Snake Shoe of the Student Council President

He tapped me on the shoulder after class and pointed at his left loafer with a small smile. “It’s a snake,” the student council president at my Okinawan high school stated, the snake’s tongue slithering happily towards the concrete floor. Although I expected a joke or a chuckle to follow, the student council president ascended the stairs alongside me.

“Can I take a picture of it later?” I asked him, and the English teacher next to me asked him in Japanese. His smile widened, and he replied that it was OK.

Five minutes, I was taking this picture with my cell phone. Even his shoe snake smiled at me.

In my head, I thought, “You’d never see this kind of creativity and loafers on Western shoes.” Of course, there are spikes, but they’re a bit overdone. I’d take these shoes any day.

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It’s Not All About Democrats and Republicans

It seems 2011 has been the party-hater year. When people start talking about politics, the first thing that comes up is ‘party’. “Oh, Obama is a Democrat.” And the second thing that comes up is ‘division’. “Oh, Obama is a Democrat. I‘m a Republican, so let’s not vote in a Democrat.” But when it comes down to deciding crucial plans that deeply affect the American people, Democrats and Republicans can’t ban together to make the best choice for their constituents. In the end, the division between Democrats and Republicans only makes the poor and middle classes of the U.S. suffer.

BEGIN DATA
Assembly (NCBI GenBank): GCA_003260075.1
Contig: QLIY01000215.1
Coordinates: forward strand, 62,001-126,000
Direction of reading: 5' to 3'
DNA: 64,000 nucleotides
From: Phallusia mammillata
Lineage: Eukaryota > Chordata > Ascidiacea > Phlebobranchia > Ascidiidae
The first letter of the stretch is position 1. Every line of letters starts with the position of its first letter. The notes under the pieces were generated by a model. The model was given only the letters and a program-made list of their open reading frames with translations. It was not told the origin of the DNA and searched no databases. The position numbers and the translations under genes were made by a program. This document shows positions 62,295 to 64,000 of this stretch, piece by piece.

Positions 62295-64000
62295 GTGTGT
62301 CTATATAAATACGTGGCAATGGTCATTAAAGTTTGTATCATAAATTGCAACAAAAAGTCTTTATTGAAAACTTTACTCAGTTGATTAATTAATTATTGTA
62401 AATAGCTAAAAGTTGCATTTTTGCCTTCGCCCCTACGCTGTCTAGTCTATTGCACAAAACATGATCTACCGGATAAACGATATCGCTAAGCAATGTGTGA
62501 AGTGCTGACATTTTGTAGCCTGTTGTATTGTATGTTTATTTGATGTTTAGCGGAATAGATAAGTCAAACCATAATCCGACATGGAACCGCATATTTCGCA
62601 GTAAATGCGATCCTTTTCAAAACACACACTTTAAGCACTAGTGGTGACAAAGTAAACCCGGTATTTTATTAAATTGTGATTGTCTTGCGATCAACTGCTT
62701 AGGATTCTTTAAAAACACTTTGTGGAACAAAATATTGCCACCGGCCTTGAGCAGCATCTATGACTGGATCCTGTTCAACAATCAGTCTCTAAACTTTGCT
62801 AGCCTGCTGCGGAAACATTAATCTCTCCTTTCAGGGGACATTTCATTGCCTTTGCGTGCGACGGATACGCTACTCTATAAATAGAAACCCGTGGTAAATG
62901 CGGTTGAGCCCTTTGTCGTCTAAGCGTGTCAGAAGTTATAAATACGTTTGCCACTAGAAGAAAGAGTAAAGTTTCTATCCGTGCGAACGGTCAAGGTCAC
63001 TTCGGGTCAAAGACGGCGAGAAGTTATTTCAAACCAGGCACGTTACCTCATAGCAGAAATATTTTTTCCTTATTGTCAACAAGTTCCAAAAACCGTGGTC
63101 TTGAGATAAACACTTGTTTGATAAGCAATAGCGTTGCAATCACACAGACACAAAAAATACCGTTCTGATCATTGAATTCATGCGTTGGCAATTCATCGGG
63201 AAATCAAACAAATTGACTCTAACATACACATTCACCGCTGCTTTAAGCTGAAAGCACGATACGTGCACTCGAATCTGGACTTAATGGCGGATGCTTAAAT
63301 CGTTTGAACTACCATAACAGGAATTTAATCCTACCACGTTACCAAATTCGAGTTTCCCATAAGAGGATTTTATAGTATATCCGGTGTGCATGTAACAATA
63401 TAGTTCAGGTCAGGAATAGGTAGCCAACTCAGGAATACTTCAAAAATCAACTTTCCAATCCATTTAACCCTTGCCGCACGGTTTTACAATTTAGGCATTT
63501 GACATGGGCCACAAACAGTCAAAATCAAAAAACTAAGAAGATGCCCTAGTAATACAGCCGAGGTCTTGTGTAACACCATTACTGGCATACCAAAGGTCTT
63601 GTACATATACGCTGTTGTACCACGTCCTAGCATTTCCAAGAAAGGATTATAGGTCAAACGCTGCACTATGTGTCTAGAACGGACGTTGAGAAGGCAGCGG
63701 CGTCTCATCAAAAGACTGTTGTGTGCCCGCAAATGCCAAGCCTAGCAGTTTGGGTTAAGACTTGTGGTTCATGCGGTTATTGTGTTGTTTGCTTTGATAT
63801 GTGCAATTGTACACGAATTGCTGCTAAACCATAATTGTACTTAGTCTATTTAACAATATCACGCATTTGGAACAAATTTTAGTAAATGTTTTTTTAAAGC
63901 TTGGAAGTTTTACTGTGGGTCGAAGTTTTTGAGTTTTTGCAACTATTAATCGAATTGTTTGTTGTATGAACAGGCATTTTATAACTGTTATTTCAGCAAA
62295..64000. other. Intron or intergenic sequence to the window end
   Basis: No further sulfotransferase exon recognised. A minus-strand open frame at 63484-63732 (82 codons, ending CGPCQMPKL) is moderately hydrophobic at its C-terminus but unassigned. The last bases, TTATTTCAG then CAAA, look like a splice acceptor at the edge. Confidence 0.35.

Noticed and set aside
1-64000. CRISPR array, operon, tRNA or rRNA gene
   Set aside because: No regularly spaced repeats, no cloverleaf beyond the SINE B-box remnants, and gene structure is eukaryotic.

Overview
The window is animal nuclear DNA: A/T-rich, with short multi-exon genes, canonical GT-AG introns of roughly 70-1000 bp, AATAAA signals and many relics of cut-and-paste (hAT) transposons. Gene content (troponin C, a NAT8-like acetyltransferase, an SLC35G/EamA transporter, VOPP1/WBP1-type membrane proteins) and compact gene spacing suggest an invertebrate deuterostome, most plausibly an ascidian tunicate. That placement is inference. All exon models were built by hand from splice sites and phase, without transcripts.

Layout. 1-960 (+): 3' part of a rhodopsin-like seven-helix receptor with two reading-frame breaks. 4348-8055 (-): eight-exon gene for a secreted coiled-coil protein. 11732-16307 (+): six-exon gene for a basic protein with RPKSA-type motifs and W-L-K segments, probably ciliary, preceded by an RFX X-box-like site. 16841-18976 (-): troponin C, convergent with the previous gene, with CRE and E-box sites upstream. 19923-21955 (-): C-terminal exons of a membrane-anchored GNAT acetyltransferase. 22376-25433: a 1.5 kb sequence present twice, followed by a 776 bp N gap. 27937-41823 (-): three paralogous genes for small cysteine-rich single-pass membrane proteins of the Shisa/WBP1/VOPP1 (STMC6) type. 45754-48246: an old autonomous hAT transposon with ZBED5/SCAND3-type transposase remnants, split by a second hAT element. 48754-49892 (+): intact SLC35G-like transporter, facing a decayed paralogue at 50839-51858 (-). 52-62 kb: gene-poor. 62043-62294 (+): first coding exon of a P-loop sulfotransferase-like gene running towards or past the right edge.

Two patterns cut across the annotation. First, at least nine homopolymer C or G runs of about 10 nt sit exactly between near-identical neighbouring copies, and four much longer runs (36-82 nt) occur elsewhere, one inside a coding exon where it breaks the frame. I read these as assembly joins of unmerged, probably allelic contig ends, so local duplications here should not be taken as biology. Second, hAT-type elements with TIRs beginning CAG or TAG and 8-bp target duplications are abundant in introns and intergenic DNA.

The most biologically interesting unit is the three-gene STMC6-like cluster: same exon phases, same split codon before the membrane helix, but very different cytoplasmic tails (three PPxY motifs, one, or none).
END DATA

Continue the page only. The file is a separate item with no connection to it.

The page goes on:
What I absolutely hate about party division is how making informed decisions takes a backseat to a party’s ego. For example, many people voted for McCain because they were Republican, not because of merit. Some people voted for Obama because they were Democrats, not because of experience. It’s almost useless to have a democratic political system if the people can’t see past the political party lines and find concrete reasons why a candidate should be granted the honor of being the president of the United States.

In the 2012 presidential elections, Americans shouldn’t be looking at the candidate’s party. The people should be looking at the candidate’s political track record, their platforms, their plans for executing their platforms, their intelligent diplomacy, their ability to be cool under pressure, and their ability to lead without an ulterior motive. None of the things that I’ve noted are about the candidate’s religion, sexual orientation, skin color, gender, former occupations, personal assets, or physical appearance. These things are not important compared to being the representative for the top First-World country. A candidate needs to prove to the American people that they can concretely change America for the better by mending the broken economy through creating jobs, increasing the middle class population, and ceasing useless spending on tarp and “world policing”.

My husband, a Democratic voter, and I, an Independent, are considering voting for a Republican candidate if that candidate has all of the noteworthy qualities that a president should possess in meeting the needs of the people. We’re not here to pick sides or play the blame-game. What my husband, myself, and the American people need to do is strip each candidate’s campaign down to their essence and ask, “Can you meet the needs of the people in a realistic and timely manner?” No frilly rhetoric. No beat-around-the-bush speeches. No more talk. The American people need action–and the American people need to be the action by being intelligent about politics, not political parties.